Last year, our host John Donvan sat down with Ken Stern, the former National Public Radio CEO, to discuss his book "Republican Like Me: How I Left the Liberal Bubble and Learned to Love the Right, " which chronicles this lifelong liberal's journey through conservative communities and ideas. Ken sat in on Steve Bannon’s radio show, rallied with the Tea Party, spent Sundays in evangelical churches, and went boar hunting in Texas. The result? A new respect for the conservatives he once demonized and optimism for the state of American partisan politics. Join our host and moderator in revisiting this conversation a year later. Learn more about your ad choices. Visit
Is Trump Bad for Comedy?
Motion: Trump is Bad for Comedy From the opening skit on “Saturday Night Live” to “The Late Show with Stephen Colbert” to the pages of The Onion, President Trump has become the face of comedy. Some comedians and writers argue that in the Trump era, satire has become more challenging and jokes have become cheap. Trump, according to his critics, has normalized the absurd and the nature of political satire in a post-truth world. But others disagree; they argue that the president serves up comedy-gold every day, making their jobs – and the laughs they seek to elicit – easier than ever before. And, they argue, comedy is much more “woke” than it used to be, with late-night hosts and comedians playing a pivotal role in the fight for social justice. Is the president killing comedy? Or is he making the funny business ever more relevant? Learn more about your ad choices. Visit
Will Progressive Populism Save The Democratic Party?
Motion: Progressive Populism Will Save The Democratic Party As Democratic leaders and strategists gear up for the 2018 and 2020 elections, the party stands at a crossroads. For progressive populists, the path forward is clear: Democrats must get back in touch with the party’s working-class roots by championing a specific set of policies, including Medicare for all, free public college tuition, a guaranteed federal jobs program, and housing as a human right. They say this strategy is key to winning back disillusioned working-class voters and to regaining power in Washington and beyond. But others view this as a dangerous path. They argue that a handful of high-profile progressive wins have been overhyped by the media and, rather than make promises that may be impossible to execute in this political climate, Democrats should champion centrist, economically viable policies that will win elections and solidify the base. How can the Democratic Party, out of power and outnumbered in Washington D.C. and state capitals across the nation, bring itself out of the political wilderness? Cast your vote on the motion: http://smarturl.it/DemDebateVote Learn more about your ad choices. Visit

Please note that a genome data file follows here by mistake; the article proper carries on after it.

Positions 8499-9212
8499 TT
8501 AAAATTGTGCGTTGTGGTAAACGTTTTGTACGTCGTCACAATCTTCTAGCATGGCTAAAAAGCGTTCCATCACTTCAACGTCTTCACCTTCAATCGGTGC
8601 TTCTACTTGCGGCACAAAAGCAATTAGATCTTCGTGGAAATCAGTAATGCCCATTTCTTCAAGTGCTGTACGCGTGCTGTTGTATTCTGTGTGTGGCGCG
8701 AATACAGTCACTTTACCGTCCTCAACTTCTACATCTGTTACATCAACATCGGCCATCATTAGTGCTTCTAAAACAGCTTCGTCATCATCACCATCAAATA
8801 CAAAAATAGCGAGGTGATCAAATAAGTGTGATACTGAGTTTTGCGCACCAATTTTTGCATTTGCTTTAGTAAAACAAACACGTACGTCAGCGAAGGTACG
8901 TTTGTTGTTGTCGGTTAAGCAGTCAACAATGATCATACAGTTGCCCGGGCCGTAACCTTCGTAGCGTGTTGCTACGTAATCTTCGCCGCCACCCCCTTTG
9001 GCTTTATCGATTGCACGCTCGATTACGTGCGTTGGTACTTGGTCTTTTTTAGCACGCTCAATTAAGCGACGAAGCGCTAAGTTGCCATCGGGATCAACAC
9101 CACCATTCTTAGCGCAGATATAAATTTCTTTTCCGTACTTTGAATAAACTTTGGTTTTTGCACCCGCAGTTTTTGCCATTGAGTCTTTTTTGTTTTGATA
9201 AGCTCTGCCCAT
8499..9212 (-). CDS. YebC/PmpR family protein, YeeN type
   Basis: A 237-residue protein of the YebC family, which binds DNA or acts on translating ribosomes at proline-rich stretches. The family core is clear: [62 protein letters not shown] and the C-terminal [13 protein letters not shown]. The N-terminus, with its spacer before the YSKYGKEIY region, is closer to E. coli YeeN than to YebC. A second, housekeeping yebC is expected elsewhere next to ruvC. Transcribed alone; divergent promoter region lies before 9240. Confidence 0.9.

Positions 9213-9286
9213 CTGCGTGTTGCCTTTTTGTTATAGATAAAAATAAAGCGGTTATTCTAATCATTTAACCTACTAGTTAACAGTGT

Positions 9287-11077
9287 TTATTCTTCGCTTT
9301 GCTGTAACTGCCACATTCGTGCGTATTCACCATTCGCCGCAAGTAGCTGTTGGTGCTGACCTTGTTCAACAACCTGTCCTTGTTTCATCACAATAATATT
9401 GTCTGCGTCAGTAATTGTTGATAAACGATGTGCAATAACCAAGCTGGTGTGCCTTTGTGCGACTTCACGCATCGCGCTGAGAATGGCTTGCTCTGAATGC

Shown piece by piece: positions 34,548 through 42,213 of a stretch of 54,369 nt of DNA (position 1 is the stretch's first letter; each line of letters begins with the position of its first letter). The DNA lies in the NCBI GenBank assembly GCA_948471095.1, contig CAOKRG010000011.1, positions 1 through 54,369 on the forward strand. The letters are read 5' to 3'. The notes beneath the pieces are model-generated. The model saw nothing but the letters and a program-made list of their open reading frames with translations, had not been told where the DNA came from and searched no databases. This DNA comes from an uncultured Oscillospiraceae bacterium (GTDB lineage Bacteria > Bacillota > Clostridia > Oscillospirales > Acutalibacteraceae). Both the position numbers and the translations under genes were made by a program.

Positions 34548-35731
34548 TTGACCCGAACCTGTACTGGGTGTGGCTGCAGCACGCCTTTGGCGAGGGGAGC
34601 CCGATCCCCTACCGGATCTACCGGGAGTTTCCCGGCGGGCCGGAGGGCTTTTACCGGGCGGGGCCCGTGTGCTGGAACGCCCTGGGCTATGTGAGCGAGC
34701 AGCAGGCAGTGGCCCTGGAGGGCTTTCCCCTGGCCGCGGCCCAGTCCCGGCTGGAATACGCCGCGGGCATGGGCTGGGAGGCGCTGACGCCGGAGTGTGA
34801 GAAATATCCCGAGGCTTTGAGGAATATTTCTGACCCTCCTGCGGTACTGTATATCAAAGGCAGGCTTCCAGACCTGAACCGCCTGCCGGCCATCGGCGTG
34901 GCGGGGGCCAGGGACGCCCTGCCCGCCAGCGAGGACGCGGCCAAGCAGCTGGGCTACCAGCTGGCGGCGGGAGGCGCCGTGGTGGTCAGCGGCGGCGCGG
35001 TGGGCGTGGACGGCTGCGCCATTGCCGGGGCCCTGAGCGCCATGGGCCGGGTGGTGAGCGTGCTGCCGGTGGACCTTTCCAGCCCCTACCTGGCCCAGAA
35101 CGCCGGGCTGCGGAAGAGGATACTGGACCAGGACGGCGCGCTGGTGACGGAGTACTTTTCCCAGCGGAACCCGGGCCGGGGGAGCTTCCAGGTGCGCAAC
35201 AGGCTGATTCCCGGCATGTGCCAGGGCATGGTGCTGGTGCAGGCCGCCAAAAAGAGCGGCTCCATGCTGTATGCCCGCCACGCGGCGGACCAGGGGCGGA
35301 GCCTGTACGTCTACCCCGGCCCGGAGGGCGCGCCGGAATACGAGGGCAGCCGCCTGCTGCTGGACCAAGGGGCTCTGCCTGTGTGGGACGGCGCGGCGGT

Will Retail Alliances Fix the U.S. Health Care System?
Motion: Retail Alliances – Not Washington – Will Save the U.S. Health Care System Last year, Intelligence Squared U.S. and the Mayo Clinic brought to the stage a bold inquiry about whether health care in the United States is terminally broken. And this year, we’re picking up where that discussion left off, against the backdrop of corporate behemoths announcing mergers that, they say, are sure to shake up health care – from the Amazon, Berkshire Hathaway, and JPMorgan Chase venture, to the CVS-Aetna deal, to the Humana-Walgreens partnership, and more. But while these superpower alliances are making a splash in the headlines, will they actually be able to disrupt, and save, U.S. health care? Proponents argue that the bargaining power and data competencies of these retailers will squeeze middlemen out of an inefficient supply chain and bring more transparency to health care pricing. But others argue that the promise of these novel efforts is overstated or misguided, particularly because U.S. health care is so complex and deeply rooted. Will consumer-focused models and employer-led initiatives lead to better and less expensive outcomes? Learn more about your ad choices. Visit
Unresolved: U.S. National Security
The Three Motions: Is NATO No Longer Fit for Purpose? Is the Russia Threat Overblown? Is It Time to Take a Hard Line on Iran? For the United States, tensions are rising with both allies and adversaries. Rogue states are racing to master new technologies and create weapons of mass destruction. And faith in international institutions is seemingly deteriorating. What does this all mean for U.S. national security? Staged in our "unresolved" format, five esteemed foreign policy thought leaders will argue for or against a number of motions revolving around some of America’s most pressing national security issues, including: Is NATO no longer fit for purpose? Is the Russia threat overblown? And is it time to take a hard line on Iran? Learn more about your ad choices. Visit